By Matthew Knott, News Editor of StudyTravel Magazine

I wonder which country agents would nominate as their preferred destination to deal with?

We regularly monitor where agents are sending their clients in our monthly agency surveys, but this is not the same thing. Similarly, international students are often quizzed about their preferred country choice – often pointlessly by the destination they are already in!

But I’m interested to hear which destination countries agents prefer dealing with, in terms of ease of visa regulations, government-level and provider attitudes towards agents and commissions, client satisfaction and so on. Do please let me know!  

It was an announcement from New Zealand this week that set me thinking on this; Immigration New Zealand has just launched a new ‘Apply on Behalf’ online student visa application service for agents. Sample comments from Immigration New Zealand were: “INZ values the work of education agents in bringing talented students to study in New Zealand. We want this relationship to continue;” and “INZ regards education agents as partners in our business.” I’m not sure such complimentary words come from all immigration departments around the world.

Also on immigration matters we have big news from Australia this week, where the government has announced the abandonment of the streamlined visa processing (SVP) priority arrangements for higher education.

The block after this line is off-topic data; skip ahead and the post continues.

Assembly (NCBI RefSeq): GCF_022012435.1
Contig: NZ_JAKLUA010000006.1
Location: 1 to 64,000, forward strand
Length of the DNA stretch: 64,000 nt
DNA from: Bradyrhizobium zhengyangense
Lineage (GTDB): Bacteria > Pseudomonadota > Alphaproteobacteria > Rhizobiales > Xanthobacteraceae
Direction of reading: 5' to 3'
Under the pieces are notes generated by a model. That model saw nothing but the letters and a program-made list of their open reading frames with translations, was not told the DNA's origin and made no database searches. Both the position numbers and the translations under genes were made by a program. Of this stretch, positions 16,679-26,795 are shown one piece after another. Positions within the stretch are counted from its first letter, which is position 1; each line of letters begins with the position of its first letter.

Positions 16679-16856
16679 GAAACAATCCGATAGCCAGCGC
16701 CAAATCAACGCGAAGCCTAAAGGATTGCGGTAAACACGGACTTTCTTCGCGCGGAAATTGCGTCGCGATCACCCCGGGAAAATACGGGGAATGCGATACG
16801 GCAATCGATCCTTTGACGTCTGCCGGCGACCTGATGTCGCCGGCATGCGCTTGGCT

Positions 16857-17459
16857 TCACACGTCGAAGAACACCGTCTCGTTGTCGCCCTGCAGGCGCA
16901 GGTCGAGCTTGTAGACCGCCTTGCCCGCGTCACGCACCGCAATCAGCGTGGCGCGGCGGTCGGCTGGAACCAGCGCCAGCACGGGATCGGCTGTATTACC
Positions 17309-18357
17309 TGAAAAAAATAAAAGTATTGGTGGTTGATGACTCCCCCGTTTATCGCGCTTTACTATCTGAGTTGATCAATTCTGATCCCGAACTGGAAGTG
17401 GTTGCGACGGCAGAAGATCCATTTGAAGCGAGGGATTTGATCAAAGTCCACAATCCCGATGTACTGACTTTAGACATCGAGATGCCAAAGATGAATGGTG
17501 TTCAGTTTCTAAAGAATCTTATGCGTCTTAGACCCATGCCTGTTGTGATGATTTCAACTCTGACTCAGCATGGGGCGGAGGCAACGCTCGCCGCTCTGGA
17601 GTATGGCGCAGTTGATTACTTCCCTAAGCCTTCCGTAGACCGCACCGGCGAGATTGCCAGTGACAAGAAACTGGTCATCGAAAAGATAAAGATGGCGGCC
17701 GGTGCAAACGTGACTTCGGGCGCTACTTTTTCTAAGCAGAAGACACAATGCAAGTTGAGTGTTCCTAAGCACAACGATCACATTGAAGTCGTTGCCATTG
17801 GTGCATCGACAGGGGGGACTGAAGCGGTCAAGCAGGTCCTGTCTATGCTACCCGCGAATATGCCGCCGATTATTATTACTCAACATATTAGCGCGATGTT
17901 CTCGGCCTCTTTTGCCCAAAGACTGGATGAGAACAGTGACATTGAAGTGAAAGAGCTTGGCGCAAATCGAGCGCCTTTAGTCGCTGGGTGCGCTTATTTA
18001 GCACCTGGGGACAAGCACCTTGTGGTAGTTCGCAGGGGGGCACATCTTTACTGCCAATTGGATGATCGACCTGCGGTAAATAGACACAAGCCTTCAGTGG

SVP is to be replaced with all-encompassing simplified framework for all providers, regardless of sector or ownership. Student visa applications and the level of documentary evidence required will be determined by the risk assessment level of the student’s country and of their chosen provider.

Again agents were factored into considerations of regulatory changes, with the Department of Immigration and Border Protection stating that any new arrangements must be clear to understand for international students and agents. Private colleges, particularly in the English language and vocational sector, have long been calling for reform of the two-tier SVP system, but even the universities have welcomed the measures.

It is something that the UK’s further education colleges will be eyeing enviously. I attended the Association of Colleges (Aoc) International Conference last week, and in a panel session on Tier 4 visas AOC International Director, John Mountford, raised the issue of a level playing field for Tier 4 sponsors. Currently, there are different rights and privileges applied dependent on sector and state/private ownership, such as work rights and English language test requirements.




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